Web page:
Air Pollution Kill The Most

Covid Lockdown Not Enough To Halt Climate Change

Is it Air Pollution or the devastating communicable diseases such as tuberculosis and HIV/AIDS kill the most people on earth? It is, no doubt, air pollution as per the latest study by the Energy Policy Institute of University of Chicago.

The report that was out last week pointed out that the average person loses 2.2 years of life expectancy due to particulate pollution exceeding the World Health Organization (WHO) guideline. The impact of particulate pollution is greater than the effects of devastating communicable diseases like tuberculosis and HIV/AIDS, behavioural killers like cigarette smoking, and even war, the report added.

POLLUTION CONCENTRATION

It said that the average global citizen is exposed to particulate pollution concentrations of 32 μg/m3, which is over 3 times the WHO’s guideline of ten μg/m32. In the report, the authors also mentioned that if the world reduces air pollution levels to WHO guidelines, then it could increase global average life expectancy from roughly 72 to 74 years, and in total, the world’s population could gain 17 billion life-years.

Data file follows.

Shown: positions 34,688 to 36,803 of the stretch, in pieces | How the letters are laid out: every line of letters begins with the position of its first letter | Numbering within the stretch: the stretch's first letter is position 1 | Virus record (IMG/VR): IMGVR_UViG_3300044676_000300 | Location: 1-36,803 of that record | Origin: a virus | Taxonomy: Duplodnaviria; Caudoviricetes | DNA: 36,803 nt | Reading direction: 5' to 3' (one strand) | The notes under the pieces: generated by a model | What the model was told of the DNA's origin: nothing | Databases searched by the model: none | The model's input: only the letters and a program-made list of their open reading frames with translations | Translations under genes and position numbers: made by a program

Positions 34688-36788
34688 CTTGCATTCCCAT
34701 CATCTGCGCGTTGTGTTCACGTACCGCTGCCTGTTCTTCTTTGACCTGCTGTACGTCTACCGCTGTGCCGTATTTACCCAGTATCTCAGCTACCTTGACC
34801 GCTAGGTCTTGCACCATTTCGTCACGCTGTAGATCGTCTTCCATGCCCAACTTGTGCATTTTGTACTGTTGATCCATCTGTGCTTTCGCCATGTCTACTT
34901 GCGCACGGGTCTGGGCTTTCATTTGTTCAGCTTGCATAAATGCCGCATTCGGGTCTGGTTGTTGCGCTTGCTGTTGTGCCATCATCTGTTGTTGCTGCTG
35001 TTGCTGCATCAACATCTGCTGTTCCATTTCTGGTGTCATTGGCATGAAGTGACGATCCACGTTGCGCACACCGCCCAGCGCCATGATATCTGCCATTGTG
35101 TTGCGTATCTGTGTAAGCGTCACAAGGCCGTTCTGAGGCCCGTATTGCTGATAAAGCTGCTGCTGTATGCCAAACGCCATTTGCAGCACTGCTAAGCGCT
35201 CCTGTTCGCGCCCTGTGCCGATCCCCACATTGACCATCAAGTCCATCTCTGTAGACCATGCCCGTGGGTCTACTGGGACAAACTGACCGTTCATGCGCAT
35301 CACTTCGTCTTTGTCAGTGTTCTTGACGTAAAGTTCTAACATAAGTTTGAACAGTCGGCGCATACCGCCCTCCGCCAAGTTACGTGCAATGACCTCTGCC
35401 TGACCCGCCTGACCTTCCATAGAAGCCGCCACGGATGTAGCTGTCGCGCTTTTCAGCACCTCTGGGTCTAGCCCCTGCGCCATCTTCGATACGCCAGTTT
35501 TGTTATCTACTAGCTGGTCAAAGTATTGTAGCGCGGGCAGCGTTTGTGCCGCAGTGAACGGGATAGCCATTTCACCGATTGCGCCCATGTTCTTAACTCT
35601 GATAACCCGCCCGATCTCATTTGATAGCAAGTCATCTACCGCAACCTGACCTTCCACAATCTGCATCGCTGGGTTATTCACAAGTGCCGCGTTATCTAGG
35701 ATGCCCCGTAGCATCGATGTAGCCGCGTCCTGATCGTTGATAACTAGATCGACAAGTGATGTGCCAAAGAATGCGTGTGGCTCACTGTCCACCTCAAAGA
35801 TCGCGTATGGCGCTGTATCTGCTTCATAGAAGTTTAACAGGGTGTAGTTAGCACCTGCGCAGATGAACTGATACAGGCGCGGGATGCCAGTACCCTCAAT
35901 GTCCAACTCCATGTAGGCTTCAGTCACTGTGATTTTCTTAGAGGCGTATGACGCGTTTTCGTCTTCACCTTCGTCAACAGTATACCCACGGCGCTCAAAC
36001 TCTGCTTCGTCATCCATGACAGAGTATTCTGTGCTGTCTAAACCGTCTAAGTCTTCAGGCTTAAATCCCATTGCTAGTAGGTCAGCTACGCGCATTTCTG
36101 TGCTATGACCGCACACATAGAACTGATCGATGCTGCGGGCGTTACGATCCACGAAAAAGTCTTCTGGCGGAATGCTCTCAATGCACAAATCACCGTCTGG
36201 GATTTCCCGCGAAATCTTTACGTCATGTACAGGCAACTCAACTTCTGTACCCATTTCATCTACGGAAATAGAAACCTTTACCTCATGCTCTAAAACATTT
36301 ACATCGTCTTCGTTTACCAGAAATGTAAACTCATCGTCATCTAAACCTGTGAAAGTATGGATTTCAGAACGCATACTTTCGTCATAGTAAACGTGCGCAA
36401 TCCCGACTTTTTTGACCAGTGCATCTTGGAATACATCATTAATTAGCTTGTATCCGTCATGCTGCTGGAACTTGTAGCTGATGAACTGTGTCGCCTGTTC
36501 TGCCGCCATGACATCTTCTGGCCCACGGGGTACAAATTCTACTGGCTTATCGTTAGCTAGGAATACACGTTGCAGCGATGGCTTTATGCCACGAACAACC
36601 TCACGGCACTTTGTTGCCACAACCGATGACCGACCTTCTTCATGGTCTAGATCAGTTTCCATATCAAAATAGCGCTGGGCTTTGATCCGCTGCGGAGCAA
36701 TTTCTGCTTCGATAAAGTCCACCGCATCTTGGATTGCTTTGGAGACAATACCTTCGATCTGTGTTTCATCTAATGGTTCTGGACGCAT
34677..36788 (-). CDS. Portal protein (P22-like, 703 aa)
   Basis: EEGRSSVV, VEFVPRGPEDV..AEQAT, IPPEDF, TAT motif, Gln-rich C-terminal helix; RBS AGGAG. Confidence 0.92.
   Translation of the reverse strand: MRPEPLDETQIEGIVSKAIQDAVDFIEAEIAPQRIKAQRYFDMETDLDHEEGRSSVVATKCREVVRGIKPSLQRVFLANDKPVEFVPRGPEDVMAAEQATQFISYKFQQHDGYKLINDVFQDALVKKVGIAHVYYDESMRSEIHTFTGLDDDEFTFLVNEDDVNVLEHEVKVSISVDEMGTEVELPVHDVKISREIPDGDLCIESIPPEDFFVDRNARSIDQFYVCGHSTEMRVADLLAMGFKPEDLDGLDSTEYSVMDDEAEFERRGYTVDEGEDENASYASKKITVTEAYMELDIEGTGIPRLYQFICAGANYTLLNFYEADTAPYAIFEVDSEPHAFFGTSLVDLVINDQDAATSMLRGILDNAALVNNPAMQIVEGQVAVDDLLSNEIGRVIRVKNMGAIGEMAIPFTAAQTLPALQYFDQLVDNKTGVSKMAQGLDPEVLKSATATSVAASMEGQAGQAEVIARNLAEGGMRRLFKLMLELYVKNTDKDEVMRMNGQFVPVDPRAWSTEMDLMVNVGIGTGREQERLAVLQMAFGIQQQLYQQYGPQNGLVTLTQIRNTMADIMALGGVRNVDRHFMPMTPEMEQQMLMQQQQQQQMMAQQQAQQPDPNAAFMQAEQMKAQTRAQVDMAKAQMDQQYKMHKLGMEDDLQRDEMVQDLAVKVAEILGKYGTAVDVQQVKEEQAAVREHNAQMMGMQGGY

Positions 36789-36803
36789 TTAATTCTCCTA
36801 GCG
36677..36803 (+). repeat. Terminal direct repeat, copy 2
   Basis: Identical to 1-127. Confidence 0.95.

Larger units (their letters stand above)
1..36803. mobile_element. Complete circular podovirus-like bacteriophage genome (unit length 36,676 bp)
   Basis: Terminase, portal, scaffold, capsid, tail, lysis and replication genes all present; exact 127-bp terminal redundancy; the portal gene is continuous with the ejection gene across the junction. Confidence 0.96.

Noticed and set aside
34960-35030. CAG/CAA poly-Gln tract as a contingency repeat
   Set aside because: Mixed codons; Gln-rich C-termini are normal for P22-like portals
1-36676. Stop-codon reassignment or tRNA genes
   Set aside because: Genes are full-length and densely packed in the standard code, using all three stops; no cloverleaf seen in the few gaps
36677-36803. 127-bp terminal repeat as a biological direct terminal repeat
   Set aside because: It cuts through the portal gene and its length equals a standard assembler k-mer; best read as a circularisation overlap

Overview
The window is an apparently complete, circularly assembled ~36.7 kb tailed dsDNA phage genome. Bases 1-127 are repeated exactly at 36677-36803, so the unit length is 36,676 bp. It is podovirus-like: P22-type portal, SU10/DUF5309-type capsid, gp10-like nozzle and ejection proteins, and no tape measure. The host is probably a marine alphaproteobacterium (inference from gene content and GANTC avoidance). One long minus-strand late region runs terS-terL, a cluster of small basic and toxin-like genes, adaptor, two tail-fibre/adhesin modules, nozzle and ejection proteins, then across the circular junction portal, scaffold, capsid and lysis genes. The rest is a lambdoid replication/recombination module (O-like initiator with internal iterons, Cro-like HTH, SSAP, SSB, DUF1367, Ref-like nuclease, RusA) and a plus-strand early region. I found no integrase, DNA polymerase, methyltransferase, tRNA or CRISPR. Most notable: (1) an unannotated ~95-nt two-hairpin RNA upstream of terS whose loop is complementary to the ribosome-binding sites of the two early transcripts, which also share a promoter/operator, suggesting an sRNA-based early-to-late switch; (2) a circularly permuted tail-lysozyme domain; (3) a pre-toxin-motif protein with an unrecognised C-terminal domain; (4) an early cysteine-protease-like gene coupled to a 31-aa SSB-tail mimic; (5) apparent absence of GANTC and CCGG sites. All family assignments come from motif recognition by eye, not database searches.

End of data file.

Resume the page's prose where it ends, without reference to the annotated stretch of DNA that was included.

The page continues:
DEADLY THAN SMOKING AND DISEASES

The authors pointed out that first-hand cigarette smoke reduced global average life expectancy by about 1.8 years. Alcohol use reduced life expectancy by 7 months; unsafe water and sanitation 7 months; HIV/AIDS 4 months; malaria, 3 months; and conflict and terrorism, just 18 days, the report graphed. As such, the authors noted that the impact of particulate pollution on life expectancy is comparable to that of smoking, twice that of alcohol and drug use, three times that of unsafe water, five times that of HIV/AIDS, and 29 times that of conflict and terrorism.

The report said that the air pollution was deadly, as majority of people living in polluted countries cannot avoid it. Everyone must breathe air, the report said. On the other hand, it is possible to quit smoking or take precautions against diseases. Thus, air pollution affects many more people than any of these other conditions.

The researchers said that about 6.3 billion people, which are about 82 percent of the global population, live in areas where PM2.5 exceeds the WHO guideline. The report also mentions about strong clean air policies, especially those targeting fossil fuel combustion, can reduce particulate pollution concentrations and increase life expectancies, along with the co-benefit of reducing the greenhouse gas emissions that cause climate change.

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